Agencies are starting to address the problems underlying the hundreds of millions of taxpayer dollars wasted on software, even as the White House continues to reject the notion it should improve its policies on the issue, the Government Accountability Office said Tuesday.
Since its May report identifying widespread software management problems, GAO said, the majority of agencies have reported back with plans for most of its recommendations.
One outlier, however, is the Office of Management and Budget, which still disagrees that federal software management policies need improvement.
“In email comments on a draft of this report, an official from OMB’s Office of General Counsel stated that OMB has not changed their position on our recommendation, but we believe the directive is needed, as previously discussed in the report,” GAO said in the follow-up released Tuesday.
GAO in May said, “Without guidance from OMB or comprehensive policies, it will be difficult for the agencies to consistently and effectively manage software licenses.”
OMB disagreed with that assessment. In his response to a draft version of the May report, former Chief Information Officer Steven VanRoekel highlighted steps OMB had already been taken to give agencies tools to determine their own policies and processes. He cited a 2011 executive order on "Promoting Efficient Spending," PortfolioStat sessions to review agencies' information technology portfolios and a 2012 memorandum to improve federal contracting.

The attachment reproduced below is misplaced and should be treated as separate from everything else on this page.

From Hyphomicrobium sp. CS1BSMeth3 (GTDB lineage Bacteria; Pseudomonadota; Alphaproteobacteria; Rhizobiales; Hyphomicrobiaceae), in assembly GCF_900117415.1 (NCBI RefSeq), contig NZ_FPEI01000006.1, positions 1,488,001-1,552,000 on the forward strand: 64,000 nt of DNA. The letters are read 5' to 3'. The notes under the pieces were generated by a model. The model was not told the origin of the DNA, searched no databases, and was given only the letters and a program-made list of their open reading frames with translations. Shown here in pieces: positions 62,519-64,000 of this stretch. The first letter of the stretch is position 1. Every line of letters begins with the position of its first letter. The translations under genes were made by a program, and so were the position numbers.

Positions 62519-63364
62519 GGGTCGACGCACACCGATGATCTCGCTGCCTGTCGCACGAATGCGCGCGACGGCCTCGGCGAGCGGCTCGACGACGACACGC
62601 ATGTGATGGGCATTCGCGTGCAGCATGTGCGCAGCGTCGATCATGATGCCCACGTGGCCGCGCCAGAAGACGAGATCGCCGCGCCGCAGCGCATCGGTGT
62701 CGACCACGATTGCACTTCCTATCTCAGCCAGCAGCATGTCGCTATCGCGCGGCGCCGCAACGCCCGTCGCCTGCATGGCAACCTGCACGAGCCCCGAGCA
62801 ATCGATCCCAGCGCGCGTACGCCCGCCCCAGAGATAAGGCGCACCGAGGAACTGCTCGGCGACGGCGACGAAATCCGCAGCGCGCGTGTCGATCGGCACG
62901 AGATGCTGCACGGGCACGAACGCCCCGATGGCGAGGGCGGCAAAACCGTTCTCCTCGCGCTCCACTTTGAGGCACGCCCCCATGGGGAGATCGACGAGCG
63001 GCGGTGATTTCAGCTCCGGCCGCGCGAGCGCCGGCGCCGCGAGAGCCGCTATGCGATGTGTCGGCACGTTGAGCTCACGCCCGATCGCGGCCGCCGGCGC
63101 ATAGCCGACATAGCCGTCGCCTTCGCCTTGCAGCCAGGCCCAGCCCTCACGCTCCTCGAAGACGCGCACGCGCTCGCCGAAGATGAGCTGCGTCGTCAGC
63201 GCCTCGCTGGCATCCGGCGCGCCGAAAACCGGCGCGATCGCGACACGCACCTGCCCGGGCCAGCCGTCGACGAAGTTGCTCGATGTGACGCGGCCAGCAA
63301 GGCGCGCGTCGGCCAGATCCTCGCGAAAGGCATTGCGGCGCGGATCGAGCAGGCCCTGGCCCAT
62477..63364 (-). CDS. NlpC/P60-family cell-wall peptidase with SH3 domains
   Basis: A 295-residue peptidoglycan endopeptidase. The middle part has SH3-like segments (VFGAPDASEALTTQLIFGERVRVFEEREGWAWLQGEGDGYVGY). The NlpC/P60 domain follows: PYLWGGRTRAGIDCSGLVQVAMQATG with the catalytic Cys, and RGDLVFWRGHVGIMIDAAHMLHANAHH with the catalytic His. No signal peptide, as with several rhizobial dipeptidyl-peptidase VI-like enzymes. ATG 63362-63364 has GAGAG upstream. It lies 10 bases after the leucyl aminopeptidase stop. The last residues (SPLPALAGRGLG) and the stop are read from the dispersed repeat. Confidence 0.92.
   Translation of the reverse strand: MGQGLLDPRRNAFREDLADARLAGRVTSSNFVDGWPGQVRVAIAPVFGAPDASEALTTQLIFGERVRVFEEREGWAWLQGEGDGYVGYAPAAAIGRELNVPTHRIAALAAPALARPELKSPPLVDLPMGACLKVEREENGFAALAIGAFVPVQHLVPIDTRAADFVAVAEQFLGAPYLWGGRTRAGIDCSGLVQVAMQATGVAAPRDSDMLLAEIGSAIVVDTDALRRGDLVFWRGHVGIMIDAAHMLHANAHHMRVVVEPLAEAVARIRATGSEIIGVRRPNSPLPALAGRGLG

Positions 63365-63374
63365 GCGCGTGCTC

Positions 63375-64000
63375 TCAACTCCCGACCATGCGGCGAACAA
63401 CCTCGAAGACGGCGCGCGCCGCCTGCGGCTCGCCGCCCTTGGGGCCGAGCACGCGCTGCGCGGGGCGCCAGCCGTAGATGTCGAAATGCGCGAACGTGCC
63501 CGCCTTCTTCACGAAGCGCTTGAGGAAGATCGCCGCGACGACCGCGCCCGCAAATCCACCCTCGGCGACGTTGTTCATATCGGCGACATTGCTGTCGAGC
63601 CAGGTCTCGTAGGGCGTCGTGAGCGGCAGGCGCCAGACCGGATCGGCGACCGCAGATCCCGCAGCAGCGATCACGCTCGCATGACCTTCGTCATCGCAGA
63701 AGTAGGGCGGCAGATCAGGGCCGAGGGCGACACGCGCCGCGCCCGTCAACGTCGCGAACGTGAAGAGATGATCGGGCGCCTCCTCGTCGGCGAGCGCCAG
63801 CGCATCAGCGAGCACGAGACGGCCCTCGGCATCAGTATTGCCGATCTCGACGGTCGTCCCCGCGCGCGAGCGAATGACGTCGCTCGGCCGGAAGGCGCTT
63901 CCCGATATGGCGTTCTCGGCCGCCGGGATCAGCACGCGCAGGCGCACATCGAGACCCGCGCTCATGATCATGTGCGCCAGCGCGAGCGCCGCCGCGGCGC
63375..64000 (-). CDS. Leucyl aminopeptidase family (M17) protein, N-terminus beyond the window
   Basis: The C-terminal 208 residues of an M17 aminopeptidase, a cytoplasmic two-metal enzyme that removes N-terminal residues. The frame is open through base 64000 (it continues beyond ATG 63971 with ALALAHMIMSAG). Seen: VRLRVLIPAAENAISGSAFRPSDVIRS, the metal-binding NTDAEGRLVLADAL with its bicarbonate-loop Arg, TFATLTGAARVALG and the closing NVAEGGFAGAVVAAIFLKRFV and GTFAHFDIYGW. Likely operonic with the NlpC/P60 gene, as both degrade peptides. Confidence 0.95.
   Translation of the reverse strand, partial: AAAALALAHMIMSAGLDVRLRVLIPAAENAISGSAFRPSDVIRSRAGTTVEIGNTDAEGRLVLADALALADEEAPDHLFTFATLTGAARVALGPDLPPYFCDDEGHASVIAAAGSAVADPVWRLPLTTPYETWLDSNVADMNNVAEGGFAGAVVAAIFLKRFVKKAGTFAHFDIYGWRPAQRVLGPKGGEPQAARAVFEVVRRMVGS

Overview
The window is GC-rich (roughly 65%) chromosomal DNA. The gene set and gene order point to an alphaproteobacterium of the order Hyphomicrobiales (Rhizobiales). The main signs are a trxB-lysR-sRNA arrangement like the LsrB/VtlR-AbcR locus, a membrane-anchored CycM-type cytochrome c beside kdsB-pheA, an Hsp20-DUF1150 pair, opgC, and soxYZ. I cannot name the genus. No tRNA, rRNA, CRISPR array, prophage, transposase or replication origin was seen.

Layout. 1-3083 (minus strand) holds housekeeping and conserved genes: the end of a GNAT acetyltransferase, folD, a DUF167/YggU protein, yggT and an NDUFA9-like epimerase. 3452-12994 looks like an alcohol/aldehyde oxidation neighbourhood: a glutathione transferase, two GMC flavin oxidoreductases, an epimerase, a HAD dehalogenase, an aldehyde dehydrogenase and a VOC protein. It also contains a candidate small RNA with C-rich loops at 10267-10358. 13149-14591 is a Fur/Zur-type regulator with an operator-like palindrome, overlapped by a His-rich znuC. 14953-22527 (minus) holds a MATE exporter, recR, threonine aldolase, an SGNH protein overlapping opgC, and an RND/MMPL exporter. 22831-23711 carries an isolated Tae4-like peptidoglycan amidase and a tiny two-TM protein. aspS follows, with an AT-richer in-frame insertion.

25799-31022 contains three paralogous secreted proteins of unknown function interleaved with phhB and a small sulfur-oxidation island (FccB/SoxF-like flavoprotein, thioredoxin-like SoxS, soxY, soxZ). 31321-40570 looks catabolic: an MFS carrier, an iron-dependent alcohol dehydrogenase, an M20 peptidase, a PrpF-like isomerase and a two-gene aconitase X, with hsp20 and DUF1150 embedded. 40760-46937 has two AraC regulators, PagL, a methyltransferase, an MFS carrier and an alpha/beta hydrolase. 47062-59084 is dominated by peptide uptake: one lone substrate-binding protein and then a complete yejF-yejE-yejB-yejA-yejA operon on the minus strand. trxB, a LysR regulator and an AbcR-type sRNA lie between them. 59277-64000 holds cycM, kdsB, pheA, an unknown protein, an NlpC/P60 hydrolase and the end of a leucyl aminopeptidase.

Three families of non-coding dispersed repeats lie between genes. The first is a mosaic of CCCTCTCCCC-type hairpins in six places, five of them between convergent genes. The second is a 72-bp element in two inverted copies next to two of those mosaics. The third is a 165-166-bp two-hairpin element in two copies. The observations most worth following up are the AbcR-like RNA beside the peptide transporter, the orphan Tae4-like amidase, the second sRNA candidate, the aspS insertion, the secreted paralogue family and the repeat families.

“Given these facts,” VanRoekel said at that time, “we don’t agree with the statement ‘OMB and federal agencies need to improve policies for managing software licenses.’”
VanRoekel stepped down last week as federal CIO to work with the U.S. Agency for International Development on Ebola response.